Editorial: This Memorial Day there are added reasons to remember and thank those who have sacrificed
photo by: Journal-World Photo Illustration
No matter how well-crafted, the point on an analogy is duller than a point on a bullet. Anyone who has been struck by both will attest to that, if they have the chance. Thus, while America is currently engaged in an epic struggle, it is not at war.
War is war. Little else accurately compares.
This Memorial Day weekend, of course, is a time set aside to remember those members of the U.S. Armed Forces who died while serving our country. While the holiday often is associated with the hot dogs and hamburgers of summer, we should all pause and remember that is not the type of sustenance that sustains a nation. Nations are sustained by sacrifices for a greater good.
A declaration of war does not have to be declared for that fact to be true.
It is important, though, that we take a moment to specifically remember those who sacrificed their lives in service of our military. While certainly it can be a proud experience, it also can be a terrifying one, often dominated by young men and women who haven’t yet come close to experiencing the full offerings of our great country. It is one of many injustices in war that the young are disproportionally its casualties.
Even if you do not personally know of someone who died while serving in our military, please a take a moment this weekend to pause silently and remember all those in aggregate who have. It is an important part of being a grateful American.
After that, it is perfectly appropriate to use this holiday weekend to remember other friends and loved ones who have died, whether in the service of the military or not. Such memories are incredibly important in maintaining our sense of family and our sense of place. In today’s hurried world — well, it used to be rushed with activity — it is too easy to simply run out of time to remember. On a long holiday weekend, we surely can find time.
On a long holiday weekend in this particular time, it seems particularly appropriate that we expand the meaning of Memorial Day even more. While we are remembering, we should remember those who not only are sacrificing during this pandemic — certainly any who have died from it — but also those who are leading us through it.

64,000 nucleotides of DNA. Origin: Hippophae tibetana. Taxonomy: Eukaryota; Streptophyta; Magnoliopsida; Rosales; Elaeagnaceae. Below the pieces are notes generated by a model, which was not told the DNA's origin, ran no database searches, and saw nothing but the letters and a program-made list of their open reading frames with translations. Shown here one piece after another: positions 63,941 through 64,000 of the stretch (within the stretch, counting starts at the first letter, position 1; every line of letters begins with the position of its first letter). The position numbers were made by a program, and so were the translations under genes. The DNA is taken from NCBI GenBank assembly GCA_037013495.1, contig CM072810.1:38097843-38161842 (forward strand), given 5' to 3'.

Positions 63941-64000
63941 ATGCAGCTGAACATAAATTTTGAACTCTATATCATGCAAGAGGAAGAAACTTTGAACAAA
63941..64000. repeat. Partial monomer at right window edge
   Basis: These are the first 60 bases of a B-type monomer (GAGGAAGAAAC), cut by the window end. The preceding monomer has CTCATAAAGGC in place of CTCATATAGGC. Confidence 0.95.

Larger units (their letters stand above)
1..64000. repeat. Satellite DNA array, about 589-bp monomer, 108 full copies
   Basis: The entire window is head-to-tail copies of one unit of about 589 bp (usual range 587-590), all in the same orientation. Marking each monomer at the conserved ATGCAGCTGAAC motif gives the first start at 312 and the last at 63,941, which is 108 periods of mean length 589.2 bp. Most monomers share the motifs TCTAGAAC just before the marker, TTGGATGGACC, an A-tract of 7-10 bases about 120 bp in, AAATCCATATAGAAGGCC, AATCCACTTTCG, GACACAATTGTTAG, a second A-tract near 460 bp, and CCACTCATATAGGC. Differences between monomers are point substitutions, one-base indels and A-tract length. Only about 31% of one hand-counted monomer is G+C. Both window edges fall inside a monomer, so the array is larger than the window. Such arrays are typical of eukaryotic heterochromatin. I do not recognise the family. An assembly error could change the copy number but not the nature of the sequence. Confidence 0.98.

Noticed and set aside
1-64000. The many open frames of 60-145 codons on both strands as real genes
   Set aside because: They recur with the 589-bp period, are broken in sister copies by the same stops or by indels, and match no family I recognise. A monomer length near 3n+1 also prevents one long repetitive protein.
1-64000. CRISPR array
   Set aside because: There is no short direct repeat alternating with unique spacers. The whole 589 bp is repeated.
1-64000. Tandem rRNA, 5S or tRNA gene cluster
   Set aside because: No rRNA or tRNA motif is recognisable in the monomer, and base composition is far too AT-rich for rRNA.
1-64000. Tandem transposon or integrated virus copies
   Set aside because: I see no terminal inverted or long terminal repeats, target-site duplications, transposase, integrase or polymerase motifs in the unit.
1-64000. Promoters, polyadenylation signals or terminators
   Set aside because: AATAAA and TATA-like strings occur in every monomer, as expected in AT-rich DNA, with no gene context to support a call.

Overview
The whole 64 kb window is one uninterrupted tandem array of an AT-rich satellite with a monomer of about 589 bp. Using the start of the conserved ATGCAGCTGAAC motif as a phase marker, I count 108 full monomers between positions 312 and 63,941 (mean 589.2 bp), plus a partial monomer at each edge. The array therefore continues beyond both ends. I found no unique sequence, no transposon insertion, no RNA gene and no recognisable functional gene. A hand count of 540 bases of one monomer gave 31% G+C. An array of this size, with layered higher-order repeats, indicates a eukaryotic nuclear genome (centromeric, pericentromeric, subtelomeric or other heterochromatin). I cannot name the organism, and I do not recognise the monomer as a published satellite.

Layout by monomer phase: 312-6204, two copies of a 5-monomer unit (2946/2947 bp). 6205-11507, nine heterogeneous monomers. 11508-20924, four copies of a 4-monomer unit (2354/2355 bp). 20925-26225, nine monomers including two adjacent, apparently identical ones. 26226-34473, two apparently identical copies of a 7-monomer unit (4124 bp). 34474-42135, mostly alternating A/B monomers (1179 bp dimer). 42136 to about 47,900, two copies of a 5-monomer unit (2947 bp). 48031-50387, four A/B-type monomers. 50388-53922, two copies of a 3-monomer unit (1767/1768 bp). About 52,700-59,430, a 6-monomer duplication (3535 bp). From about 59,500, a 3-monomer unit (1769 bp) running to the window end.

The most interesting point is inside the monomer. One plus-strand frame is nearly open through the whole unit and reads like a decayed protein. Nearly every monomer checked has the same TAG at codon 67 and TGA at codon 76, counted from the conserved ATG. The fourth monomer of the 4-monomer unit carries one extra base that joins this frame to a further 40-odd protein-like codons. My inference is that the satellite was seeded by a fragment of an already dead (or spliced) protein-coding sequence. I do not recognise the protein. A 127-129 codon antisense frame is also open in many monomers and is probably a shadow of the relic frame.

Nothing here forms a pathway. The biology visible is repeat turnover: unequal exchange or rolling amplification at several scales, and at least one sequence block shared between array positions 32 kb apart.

Douglas County residents have been very fortunate to have excellent leadership during this pandemic, thus far. Local governments and health care entities have come together to form what they call a Unified Command Structure.
In essence, it means that members of the city of Lawrence, Douglas County, Lawrence-Douglas County Public Health and LMH Health have come together to not only share in strategy but also to share in resources as we work our way through this pandemic.
The four entities announced last week that they are ending the Unified Command Structure, for now, to return to a more normal set of governing operations. It is a positive sign that our leaders believe we’ve made true progress in containing this virus.
The lockdown and social distancing has not been easy, and not every decision, regulation or their enforcement have been popular. It would be too much to expect for that to be so. But the leaders of Unified Command — County Administrator Sarah Plinsky, City Manager Craig Owens, LMH President and CEO Russ Johnson, public health executive director Dan Partridge, and public health officer Dr. Thomas Marcellino — have been thoughtful, stable and compassionate leaders.
We should never take for granted such qualities in leadership. We should never take for granted that our country or community simply will make the sacrifices to the greater good that are required for our nation’s beautiful ideal to continue moving forward. We all must be prepared to make them.
On this long weekend, though, let us start by simply remembering those who already have.